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</script></div>{/googleAds}Let's get one thing absolutely clear. This is not your usual run-off the mill horror movie. This is not a slasher flick. This is not a scary ghost story. There are no jumpy scenes or â"look behind you for God's sake" moments. This is unconventional film making that relies on a plot of psychological terror born deep within the bowels of madness. Misery and The Shining are perfect examples of what I'm driving at. Even so, those only manage a tap on the shoulder when compared to what we have here; a film that can give Stephen King a frightening jolt.

Danish film writer and director Lars Von Trier has done it again. Infamously anti-Hollywood though he may be, it is without question that his story telling methods are progressively ground breaking. Additionally, there is also an overwhelming level of art with an unmistakable Von Trier finish. Premiering at the Cannes Film Festival this year, Antichrist opened to mostly positive criticism amongst audiences either loving it or hating it instantly.

AntichristOn the positive side, Von Trier's mind boggling script was found to be imaginative and terrifyingly original allowing the plot to be carried out by just two characters in the entire film. Cinematography though eerily beautiful, varies from stunning wide angle landscapes to disturbing close-ups to amazingly rendered slow motion sequences by Anthony Dod Mantle whose last contribution was towards the multi-award winning Slumdog Millionaire. Acting forms the best component here and is frighteningly realistic coming from Willem Dafoe and Charlotte Gainsbourg as two nameless characters playing a therapist and his author wife.

The plot plays out in four chapters starting with a prologue where He and She are at the height of sexual ecstasy. But even as they are preoccupied in the seconds before carnal gratification, their toddler finds his way out of his crib and onto the ledge of their multi-storied apartment complex. In monochromatic slow motion with the complementing score â"Lascia ch'io Pianga", He and She climax together, unaware of their child's fatal fall onto the snowy pavement below. Chapter one, two and three are depictions of grief, pain and despair as the couple struggle through their loss. Caught between his profession as a therapist and parental grief, He takes it upon himself to get his wife back to a normal healthy state of mind. But blaming herself through negligence, She spirals out of control, until they decide on exposure therapy by spending time recovering in a desolate cabin in a forest called Eden. Wrong move. This is where a dialogue dependant plot ends, giving rise to horrific symbolism and metaphors. Strange things then start to happen in the form of bad omens recurring in an amplified atmosphere of evil in its purest form. Opening Pandora's Box, He discovers a thesis written by his wife connecting the dots between medieval female genocide and her theory that women are innately evil, given their affiliation with Eve's original sin. Before having to cope with his wife's increasingly insatiable and inhuman sexual lust, He also discovers a strange abnormality in his deceased son's autopsy report; a cruel truth his wife may have been trying to hide.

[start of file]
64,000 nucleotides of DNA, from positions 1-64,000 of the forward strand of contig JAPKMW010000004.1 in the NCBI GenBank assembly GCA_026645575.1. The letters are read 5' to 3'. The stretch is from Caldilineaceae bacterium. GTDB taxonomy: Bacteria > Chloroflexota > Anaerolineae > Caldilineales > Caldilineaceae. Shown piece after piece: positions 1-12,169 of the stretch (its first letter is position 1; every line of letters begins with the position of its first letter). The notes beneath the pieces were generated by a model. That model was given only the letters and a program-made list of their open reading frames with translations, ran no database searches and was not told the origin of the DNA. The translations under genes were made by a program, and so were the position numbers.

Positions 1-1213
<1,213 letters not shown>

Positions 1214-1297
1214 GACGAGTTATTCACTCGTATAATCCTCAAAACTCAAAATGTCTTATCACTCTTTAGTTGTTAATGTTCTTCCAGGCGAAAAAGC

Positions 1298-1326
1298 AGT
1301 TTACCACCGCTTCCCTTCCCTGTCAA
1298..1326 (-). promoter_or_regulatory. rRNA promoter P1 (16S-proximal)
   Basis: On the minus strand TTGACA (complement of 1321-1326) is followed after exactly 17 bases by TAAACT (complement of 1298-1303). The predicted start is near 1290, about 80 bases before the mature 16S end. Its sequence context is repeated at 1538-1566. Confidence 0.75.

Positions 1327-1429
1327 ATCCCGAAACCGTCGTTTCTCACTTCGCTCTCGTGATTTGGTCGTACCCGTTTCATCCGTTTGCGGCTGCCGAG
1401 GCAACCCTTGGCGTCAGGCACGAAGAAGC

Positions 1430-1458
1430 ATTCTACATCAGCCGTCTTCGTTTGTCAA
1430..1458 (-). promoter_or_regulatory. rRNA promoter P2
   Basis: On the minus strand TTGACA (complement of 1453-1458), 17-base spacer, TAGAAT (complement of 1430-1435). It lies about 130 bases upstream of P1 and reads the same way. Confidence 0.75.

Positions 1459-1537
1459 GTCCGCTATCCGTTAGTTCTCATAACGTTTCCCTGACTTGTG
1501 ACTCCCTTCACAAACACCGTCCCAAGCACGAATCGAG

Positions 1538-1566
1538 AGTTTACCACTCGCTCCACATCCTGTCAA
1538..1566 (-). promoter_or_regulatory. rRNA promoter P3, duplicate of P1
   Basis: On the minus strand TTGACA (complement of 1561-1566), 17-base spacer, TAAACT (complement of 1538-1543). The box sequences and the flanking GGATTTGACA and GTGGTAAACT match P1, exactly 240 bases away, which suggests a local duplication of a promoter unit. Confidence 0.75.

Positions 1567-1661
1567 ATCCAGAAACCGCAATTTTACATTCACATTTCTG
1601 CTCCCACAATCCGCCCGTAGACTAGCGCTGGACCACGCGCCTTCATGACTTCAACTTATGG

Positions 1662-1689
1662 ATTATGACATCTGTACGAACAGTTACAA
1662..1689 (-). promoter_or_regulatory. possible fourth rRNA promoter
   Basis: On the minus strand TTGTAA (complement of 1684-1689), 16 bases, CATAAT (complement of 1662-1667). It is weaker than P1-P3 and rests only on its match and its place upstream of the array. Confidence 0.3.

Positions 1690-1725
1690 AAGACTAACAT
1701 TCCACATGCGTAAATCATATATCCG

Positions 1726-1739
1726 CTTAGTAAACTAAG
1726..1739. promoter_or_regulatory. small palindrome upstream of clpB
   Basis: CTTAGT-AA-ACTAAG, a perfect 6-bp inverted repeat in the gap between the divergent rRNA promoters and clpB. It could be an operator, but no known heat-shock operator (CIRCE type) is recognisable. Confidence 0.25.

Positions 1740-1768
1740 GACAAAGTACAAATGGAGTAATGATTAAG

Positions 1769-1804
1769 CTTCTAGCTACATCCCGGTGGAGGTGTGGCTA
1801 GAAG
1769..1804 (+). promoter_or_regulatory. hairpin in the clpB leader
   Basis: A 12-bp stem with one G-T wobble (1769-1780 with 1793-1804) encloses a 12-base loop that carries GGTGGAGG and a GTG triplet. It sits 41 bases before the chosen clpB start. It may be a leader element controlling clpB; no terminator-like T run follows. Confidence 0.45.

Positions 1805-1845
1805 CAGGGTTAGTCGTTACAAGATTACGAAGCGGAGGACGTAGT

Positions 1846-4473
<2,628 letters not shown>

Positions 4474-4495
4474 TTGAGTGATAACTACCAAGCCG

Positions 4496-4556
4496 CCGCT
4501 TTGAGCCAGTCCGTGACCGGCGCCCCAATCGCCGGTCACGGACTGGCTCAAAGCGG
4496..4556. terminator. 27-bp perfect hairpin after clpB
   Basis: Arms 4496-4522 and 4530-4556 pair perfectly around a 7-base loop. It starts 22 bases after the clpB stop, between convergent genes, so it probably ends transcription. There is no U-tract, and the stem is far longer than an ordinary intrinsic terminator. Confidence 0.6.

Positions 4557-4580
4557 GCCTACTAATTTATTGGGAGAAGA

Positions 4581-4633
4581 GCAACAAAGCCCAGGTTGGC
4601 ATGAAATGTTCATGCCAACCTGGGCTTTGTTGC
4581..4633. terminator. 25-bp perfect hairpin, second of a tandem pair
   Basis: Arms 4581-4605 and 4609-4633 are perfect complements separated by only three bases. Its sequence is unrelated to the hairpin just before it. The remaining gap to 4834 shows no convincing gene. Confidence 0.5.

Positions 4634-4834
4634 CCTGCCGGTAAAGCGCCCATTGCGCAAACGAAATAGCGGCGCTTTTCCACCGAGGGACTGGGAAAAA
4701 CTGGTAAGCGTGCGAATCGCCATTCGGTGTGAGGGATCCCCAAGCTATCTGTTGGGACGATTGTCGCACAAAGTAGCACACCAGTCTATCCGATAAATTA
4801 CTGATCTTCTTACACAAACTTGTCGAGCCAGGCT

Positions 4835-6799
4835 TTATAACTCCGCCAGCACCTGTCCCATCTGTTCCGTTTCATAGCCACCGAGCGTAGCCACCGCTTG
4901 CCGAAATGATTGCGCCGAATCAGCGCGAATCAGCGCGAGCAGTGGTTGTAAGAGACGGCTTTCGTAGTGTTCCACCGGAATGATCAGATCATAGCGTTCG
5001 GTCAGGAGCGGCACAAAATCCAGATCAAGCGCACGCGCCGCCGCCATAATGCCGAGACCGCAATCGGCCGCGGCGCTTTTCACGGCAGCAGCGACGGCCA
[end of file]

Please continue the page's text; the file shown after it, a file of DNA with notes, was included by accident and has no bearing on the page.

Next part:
By the end, and if you haven't been paying close attention to the conversations of the bereaved couple, you will be wondering who the antichrist is or what form it manifests. This is exactly what generates some of the film's negative criticism. The person who recommended this movie to me watched it expecting something fresh along the lines of The Omen. But according to him, what he experienced was totally different and in his own words, â"held onto my balls for dear life". Another negative response was the uproar made in spitefulness towards some extremely explicit sexuality, including close-ups of genitalia. Over and above, violence is of an unforgiving brutal nature where the camera refuses to pan away. You see what you hear and will squirm at what you see. That goes for both male and female viewers, provided you get to see the uncensored version.

Given the seasonal ambiance late October brings, wanting to watch a scary movie instead of trick or treating can leave you with two options. If you're the type who enjoys jumping off your seat, then there's the traditional fright fest like H2, courtesy Michael Myers. But if you're the type to sink into your seat and pray for divine mercy for watching something dreadful, then Von Trier's latest evil incarnate may be just the ticket.